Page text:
Once a scan is run by an RTD 104, the RTD 104 may report several items of information to the RTD management module 204 including, but not limited to, what systems are attached to the network at the remote location, what vulnerabilities exist, who uses the systems, what operating systems or software are run on the systems, or what are the characteristics of the systems. The RTD management module 204 may forward this information to other systems for further use. In return, the RTD management module 204 may send further information back to the Enterprise Server 102. For instance, the RTD management module 204 can send vulnerability updates to the RTD 104 for use in improved scanning, security policies to which the RTD 104 should scan for compliance, changes to the asset management policies at the remote location, assignments for resolving discovered vulnerabilities, or information on how to resolve discovered vulnerabilities. Some of these processes will be explained later. The remaining processes will be understood by one skilled in the art.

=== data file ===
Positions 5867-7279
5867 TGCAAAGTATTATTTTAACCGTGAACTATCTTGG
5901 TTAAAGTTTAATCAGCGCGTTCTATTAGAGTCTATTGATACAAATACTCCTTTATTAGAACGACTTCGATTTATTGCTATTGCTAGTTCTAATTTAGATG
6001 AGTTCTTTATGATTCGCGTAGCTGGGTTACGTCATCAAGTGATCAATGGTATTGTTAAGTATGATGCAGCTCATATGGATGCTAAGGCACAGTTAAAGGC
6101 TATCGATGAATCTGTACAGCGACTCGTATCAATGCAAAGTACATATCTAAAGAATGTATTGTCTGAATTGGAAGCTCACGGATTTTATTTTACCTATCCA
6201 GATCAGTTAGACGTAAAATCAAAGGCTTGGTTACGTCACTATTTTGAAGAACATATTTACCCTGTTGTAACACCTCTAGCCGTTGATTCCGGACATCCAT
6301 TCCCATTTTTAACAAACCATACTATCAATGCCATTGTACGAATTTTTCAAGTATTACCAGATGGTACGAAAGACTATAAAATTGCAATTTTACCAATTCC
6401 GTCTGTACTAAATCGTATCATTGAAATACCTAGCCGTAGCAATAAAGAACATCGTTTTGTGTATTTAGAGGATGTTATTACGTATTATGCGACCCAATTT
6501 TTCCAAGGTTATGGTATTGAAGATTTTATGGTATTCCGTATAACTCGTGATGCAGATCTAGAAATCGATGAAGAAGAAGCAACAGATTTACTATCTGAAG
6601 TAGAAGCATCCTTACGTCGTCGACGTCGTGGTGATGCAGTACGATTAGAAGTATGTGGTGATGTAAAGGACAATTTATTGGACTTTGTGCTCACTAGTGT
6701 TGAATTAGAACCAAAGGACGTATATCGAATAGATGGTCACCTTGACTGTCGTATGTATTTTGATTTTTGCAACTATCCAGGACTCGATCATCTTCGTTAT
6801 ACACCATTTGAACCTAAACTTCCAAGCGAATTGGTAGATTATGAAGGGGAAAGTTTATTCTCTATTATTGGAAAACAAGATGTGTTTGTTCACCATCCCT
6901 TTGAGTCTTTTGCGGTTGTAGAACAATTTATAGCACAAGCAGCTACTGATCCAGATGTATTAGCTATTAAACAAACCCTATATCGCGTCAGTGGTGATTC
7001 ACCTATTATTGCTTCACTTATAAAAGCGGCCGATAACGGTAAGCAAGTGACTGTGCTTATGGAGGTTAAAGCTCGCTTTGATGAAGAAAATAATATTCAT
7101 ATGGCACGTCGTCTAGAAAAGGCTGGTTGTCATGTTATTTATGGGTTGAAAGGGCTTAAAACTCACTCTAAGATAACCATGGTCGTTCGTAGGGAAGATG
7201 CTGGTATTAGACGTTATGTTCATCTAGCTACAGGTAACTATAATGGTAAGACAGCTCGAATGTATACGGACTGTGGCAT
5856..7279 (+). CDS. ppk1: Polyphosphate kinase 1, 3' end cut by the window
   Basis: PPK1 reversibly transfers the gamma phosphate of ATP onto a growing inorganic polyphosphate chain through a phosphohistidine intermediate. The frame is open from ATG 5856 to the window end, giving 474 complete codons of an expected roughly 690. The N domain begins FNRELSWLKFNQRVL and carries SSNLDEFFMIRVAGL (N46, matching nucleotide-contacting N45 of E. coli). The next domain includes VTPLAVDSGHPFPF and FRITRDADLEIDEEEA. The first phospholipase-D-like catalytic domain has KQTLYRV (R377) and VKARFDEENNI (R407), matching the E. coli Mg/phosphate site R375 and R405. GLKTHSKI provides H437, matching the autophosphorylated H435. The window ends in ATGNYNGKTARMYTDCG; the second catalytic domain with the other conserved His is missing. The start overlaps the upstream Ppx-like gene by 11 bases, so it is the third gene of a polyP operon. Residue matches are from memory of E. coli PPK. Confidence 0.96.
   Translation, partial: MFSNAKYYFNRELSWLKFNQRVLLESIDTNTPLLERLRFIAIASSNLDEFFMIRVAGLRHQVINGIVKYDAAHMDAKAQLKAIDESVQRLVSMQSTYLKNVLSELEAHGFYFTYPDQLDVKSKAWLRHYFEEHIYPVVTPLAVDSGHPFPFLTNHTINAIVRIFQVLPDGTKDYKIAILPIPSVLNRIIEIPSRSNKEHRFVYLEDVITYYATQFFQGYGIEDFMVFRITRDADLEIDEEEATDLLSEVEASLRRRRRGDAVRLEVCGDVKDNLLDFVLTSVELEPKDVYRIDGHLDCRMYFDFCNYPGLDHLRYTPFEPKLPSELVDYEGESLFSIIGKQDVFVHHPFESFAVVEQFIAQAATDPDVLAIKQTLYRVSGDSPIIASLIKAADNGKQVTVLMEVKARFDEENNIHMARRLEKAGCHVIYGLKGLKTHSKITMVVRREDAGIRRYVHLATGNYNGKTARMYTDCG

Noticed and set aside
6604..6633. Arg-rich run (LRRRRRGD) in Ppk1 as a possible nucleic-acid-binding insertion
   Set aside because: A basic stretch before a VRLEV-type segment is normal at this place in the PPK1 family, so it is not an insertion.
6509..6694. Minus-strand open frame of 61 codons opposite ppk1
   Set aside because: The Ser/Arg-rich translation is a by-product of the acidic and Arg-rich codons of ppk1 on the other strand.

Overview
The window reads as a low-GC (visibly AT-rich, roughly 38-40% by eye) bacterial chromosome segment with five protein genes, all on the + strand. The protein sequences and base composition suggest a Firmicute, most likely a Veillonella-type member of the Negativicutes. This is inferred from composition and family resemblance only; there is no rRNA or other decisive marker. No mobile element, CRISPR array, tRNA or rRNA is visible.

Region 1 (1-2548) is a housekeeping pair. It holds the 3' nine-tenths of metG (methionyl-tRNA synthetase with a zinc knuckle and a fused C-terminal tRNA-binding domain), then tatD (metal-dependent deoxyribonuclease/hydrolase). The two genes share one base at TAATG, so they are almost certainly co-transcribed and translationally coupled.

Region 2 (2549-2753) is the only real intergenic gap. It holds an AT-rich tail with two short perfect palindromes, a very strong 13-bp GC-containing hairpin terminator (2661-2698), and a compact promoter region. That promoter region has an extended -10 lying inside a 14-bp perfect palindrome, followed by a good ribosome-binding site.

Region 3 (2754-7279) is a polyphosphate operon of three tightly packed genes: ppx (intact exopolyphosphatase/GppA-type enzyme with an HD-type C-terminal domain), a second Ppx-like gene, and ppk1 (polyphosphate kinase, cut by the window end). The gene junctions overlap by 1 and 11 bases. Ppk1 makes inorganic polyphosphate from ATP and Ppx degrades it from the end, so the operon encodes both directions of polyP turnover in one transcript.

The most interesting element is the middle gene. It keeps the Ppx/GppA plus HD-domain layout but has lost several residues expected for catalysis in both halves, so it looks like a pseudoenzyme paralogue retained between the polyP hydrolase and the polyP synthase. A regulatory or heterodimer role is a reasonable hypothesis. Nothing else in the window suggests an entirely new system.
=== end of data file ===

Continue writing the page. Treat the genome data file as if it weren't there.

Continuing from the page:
The scanning module 206 scans for many different aspects that affect computer security. These scans can include, but are not limited to, scans for open ports, unauthorized network services, viruses, or Trojan horses. Custom designed scanning software may be employed by the scanning module 206. However, the scanning module 206 may also employ one or more currently existing scanners including, but not limited to, ISS Internet Scanner, Newt, Nessus, Eeye, Harris, Retina, Microsoft's hfNetCheck, or others. It is immaterial what types of scanners are used in the scanning module 206.